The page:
ON 2 SEPTEMBER 2017, Çağdaş Erdoğan, a Turkish photojournalist of Kurdish descent, was detained while walking through Istanbul’s Yoğurtçu Park. He was initially accused of photographing the headquarters of the Millî İstihbarat Teşkilatı, Turkey’s intelligence agency. “But it is entirely fictitious,” he said in an interview with the British Journal of Photography, “because the place where I photographed is just a park, and there isn’t any building, or even signs that show the presence of a restricted area where you cannot take pictures.” On 13 September, he was officially charged with being a member of a terrorist organisation, based on his previous work photographing members of the Kurdistan Workers’ Party—known by its Turkish acronym, PKK. After spending six months in pre-trial detention, he was released on bail at the first hearing of his case, on 13 February 2018. “They already knew I was going to be released after the first hearing in court; they just extended my detention to punish me,” he said.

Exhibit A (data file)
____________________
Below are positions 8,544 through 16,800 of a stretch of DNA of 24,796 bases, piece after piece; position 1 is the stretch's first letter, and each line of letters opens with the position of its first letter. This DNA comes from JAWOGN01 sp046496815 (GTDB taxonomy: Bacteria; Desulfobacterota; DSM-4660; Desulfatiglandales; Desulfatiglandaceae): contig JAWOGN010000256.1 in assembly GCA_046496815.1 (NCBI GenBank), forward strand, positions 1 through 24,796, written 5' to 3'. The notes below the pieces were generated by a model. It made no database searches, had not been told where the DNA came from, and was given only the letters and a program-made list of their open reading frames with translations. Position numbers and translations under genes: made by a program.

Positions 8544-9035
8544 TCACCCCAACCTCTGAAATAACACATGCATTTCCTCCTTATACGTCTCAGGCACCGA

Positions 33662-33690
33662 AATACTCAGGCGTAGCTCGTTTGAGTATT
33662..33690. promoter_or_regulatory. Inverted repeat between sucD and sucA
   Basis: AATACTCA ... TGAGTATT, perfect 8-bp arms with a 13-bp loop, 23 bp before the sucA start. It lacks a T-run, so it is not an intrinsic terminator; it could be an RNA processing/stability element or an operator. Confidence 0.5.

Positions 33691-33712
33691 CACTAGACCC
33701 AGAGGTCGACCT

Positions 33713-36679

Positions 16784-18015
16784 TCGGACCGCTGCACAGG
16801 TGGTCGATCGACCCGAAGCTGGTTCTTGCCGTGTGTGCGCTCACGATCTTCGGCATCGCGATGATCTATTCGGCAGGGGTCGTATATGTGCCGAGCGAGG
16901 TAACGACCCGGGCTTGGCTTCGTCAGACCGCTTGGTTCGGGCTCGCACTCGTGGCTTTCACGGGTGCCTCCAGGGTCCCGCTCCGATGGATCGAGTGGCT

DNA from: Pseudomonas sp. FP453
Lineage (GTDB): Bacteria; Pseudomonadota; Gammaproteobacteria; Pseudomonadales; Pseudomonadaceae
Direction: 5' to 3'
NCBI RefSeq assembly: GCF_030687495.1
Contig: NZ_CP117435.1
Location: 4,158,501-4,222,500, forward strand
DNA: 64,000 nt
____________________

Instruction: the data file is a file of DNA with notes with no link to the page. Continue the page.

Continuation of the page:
Following an attempted military coup, on 15 July 2016, the Turkish government of Recep Tayyip Erdoğan declared a state of emergency that lasted two years. According to statistics compiled by Amnesty International, over a hundred and fifty thousand people were taken into police custody during the emergency, half of whom were detained under anti-terrorism laws. Over a hundred and thirty thousand public officials were dismissed from their jobs. The government also cracked down on the media, arresting 231 journalists and dismissing nearly three thousand media workers over the course of the emergency.
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